"No Guilt" Preaching

A local denomination is advertising a contemporary worship service called "Soul Solutions." It is being billed as "Contemporary Worship for the 21st Century."

Of this service it is claimed one will "hear positive, practical messages which encourage." Another section of the flyer says "No guilt."

This 'feel good about yourself' style of preaching dominates the religious scene today. While I have no problem with preaching "Positive, practical messages that motivate," one would do well to note what kind of preaching dominates the pages of God's Word. Even a casual reading of the preaching of Moses, the prophets, John the Baptist, Jesus and the preachers of the Great Commission reveals preaching designed to convict and correct, not caress and console.

Jeremiah is known as "the weeping prophet." Because of this, one might think his message would be primarily one of consolation, but this would be an erroneous assumption.

In Jeremiah 1:10 the Lord said to Jeremiah, "See, I have this day set thee over the nations and over the kingdoms, to root out, and to pull down, and to destroy, and to throw down, to build, and to plant." What do we see about Jeremiah's task in preaching? Four negatives and two positives.

In Jeremiah 23:29, the Lord describes His Word, "Is not my word like fire? saith Jehovah; and like a hammer that breaketh the rock in pieces?" Jeremiah was a preacher who "had something to say" as opposed to many of today's preachers who "have to say something."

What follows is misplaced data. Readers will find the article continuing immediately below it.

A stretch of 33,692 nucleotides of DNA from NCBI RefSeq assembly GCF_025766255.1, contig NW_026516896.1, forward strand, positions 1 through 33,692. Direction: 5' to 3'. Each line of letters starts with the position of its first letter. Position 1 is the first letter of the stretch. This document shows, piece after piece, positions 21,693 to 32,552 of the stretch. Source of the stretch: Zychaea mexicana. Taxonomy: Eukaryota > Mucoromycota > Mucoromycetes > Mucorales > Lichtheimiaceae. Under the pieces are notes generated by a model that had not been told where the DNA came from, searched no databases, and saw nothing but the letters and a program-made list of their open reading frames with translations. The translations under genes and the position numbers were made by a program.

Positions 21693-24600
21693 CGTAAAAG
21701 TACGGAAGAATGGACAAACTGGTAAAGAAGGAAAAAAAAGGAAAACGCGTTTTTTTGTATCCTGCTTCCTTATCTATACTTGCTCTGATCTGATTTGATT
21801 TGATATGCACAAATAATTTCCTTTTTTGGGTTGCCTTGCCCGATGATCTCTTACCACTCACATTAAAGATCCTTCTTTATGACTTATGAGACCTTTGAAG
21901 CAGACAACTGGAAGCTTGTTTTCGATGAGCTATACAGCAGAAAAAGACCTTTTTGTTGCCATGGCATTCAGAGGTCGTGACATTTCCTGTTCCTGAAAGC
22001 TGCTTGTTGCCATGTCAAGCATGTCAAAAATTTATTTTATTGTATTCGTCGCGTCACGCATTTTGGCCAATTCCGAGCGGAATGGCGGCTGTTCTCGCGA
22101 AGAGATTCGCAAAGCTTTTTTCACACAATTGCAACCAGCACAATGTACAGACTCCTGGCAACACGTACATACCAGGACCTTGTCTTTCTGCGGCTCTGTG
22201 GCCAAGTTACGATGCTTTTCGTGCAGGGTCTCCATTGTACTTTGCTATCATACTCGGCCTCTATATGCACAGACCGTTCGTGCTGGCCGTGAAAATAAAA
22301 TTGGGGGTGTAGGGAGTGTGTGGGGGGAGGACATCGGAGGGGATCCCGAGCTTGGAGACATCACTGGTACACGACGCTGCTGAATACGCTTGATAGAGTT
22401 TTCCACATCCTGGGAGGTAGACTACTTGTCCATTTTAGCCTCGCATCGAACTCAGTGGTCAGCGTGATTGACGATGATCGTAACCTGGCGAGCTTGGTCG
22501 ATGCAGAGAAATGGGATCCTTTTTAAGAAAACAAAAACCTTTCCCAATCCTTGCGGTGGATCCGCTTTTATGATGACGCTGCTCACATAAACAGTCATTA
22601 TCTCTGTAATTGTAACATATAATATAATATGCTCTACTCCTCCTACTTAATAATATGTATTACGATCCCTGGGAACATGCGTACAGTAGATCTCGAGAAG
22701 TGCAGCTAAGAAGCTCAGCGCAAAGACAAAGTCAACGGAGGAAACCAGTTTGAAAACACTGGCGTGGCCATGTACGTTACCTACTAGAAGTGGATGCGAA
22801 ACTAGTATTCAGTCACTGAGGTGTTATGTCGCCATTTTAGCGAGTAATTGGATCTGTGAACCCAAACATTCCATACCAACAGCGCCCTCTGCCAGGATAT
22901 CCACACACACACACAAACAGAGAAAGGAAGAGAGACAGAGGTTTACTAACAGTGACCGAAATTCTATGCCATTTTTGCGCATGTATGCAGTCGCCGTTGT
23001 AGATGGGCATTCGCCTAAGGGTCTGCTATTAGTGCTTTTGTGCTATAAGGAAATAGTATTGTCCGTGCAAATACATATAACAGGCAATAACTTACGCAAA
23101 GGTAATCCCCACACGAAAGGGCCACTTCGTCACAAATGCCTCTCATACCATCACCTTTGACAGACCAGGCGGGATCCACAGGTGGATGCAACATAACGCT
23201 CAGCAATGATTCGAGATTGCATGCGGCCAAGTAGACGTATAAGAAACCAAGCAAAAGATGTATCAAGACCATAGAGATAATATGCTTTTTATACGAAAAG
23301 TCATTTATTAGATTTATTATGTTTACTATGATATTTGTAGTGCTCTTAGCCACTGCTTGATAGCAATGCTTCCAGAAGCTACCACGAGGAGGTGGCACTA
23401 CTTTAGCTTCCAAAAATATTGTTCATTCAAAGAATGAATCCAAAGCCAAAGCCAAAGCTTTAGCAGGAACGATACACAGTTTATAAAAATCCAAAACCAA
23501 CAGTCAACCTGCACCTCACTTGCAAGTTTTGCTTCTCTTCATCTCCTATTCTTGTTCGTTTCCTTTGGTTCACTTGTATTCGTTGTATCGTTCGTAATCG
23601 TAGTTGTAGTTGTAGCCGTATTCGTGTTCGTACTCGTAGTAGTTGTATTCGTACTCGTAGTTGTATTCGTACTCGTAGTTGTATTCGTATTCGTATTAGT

The preachers of the New Testament were also "tell it like it is" preachers. John the Baptist began his preaching with a call to repentance (Matt. 3:2). His preaching disturbed his hearers as all of Jerusalem and Judea and the region round about Jordan went to him and were baptized, confessing their sins. Apparently, John's preaching was a cry of warning against the wrath of God. Note these excerpts from our first exposure to John's preaching: "Ye generation of vipers, who hath warned you to flee from the wrath to come? Bring forth fruits meet for repentance ... and now also the axe is laid at the root of the trees, therefore every tree that bringeth not forth good fruit is hewn down, and cast into the fire" (Matt. 3:7-8, 10).

Don't forget John's indictment of Herod which cost him his life, "It is not lawful for you to have her" (Matt. 14:4).

In the first gospel sermon, Peter twice accused his audience of the murder of the Son of God, (Acts 2:22-23,36). Peter's preaching pierced the hearts of his hearers; it didn't give them warm fuzzies. Finally, look at the preaching of Jesus. He did not travel around massaging the fragile psyches of the people of His day. He began His public ministry with a call for change on the part of His hearers, "Jesus began to preach, and to say, 'Repent: for the kingdom of heaven is at hand"' (Matt. 4:17 cf. Matt 15:7-14).

Repentance requires a change of thinking that results in a change of lifestyle. How can this be accomplished without some measure of guilt? Jesus' preaching offended many of His followers, causing some of them to follow Him no more (John 6:66).

There is a place for positive preaching. The pulpit cannot be used to beat people down week after week, but there must be a balance of reproving and rebuking to go along with the exhorting (II Tim. 4:2). This is the kind of preaching that saves the souls of men.

by Todd Clippard

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